While spring 2021 will still see a smaller Windows Update similar to this year’s October 2020 Update, the fall is when Windows 10 will get its biggest update yet. Rumor has it that this update is code-named “Cobalt” and will bring some significant design refreshes, code-named “Sun Valley.”
In particular, Microsoft is hoping that Sun Valley will modernize Windows to bring it up to speed with other platforms like MacOS, Chrome OS, and iPadOS. All of these operating systems have undergone big design changes, while Windows 10 remained largely the same. We actually saw some of that work in Windows early in 2020 with Windows 10X, but it’s since been delayed (more on that later).
But for you and me, Sun Valley should mean that next year’s fall Windows 10 release will be exciting. Microsoft is known for 2-in-1s and Surface tablets, and the company will finally be making changes that match the software with the hardware. Start Menu and Action Center could finally become more touch-friendly, we could see a more clean experience in tablet mode, and a whole lot more.
Windows will get the new look it desperately needs.
Some of the other changes coming to Windows in 2021 also go beyond just a fresh coat of paint. Windows’ app problem has been well-documented over the past few years, and Microsoft may have two major changes up its sleeve.
First, Microsoft is planning to bring Android apps to Windows. This has been in the works for a while, but it would go a long way toward resolving the lack of mobile apps in Microsoft’s ecosystem.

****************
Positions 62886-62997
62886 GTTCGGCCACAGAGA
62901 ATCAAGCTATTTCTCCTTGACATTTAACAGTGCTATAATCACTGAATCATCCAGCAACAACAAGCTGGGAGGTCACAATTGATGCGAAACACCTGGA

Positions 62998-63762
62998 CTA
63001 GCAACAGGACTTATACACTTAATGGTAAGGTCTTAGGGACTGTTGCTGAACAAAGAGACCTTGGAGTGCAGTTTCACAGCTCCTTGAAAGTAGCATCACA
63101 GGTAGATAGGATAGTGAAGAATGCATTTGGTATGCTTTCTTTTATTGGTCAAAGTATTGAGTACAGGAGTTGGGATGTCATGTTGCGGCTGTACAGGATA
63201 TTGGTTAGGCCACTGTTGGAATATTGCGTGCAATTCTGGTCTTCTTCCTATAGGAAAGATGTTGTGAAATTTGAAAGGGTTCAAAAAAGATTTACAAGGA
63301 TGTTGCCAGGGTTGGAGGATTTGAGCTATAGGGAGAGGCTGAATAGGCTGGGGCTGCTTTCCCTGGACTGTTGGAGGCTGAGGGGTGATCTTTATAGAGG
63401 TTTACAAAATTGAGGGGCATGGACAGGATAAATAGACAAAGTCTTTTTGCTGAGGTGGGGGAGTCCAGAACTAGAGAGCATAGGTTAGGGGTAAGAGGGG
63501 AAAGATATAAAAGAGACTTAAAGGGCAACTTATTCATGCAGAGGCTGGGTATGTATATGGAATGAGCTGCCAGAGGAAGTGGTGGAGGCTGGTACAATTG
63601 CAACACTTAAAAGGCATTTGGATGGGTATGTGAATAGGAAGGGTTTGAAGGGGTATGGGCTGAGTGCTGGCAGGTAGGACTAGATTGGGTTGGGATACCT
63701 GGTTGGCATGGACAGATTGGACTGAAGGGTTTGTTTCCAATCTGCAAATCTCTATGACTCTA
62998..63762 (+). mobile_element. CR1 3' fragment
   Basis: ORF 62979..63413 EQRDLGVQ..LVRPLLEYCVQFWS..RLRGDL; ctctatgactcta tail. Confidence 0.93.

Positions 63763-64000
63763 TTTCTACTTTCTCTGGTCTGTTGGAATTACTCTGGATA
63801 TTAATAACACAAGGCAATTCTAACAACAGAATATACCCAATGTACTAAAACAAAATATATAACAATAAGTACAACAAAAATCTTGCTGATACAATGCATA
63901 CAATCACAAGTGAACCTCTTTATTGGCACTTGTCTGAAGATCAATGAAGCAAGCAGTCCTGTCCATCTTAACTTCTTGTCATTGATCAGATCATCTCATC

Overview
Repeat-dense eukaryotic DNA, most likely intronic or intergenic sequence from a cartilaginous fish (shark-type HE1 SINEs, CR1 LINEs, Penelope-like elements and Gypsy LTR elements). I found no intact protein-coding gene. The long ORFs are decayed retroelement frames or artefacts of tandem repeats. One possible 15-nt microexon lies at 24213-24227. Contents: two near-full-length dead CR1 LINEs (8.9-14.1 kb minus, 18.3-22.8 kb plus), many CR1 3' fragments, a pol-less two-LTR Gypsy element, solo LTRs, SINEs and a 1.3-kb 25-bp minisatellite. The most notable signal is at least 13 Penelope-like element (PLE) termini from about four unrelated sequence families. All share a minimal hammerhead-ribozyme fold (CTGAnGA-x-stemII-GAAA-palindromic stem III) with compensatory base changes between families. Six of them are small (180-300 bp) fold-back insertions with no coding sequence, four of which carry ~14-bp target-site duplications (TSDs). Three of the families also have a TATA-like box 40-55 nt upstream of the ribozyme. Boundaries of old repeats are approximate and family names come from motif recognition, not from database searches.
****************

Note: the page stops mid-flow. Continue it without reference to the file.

While Microsoft attempted to push developers to the Universal Windows Platform in the past (and even now with Progressive Web Apps), it hasn’t been as nearly as popular as Apple’s App Store on iOS or MacOS. The solution, it is rumored, could be to finally bring Google Android apps to the Microsoft Store.
According to Windows Central, Microsoft’s internal “Project Latte” is a new software solution to help app developers bring Android apps to Windows, with no code changes required. It’s apparently in the works for next year and could be powered with some changes to the Windows Subsystem for Linux (Android is a Linux-based mobile OS). Developers would just need to port their apps as an MSIX file in the store, though it’s not certain how apps that require Google Play Services would work.
In doing so, Microsoft could open up the floodgates for developers. Android developers would not need to recode their apps to work in Windows. This means that Windows tablets, like Surface Go 2, could become exciting again, having access to a new library of Android apps, and not just Windows apps. The app gap problem in Windows could finally be solved in 2021.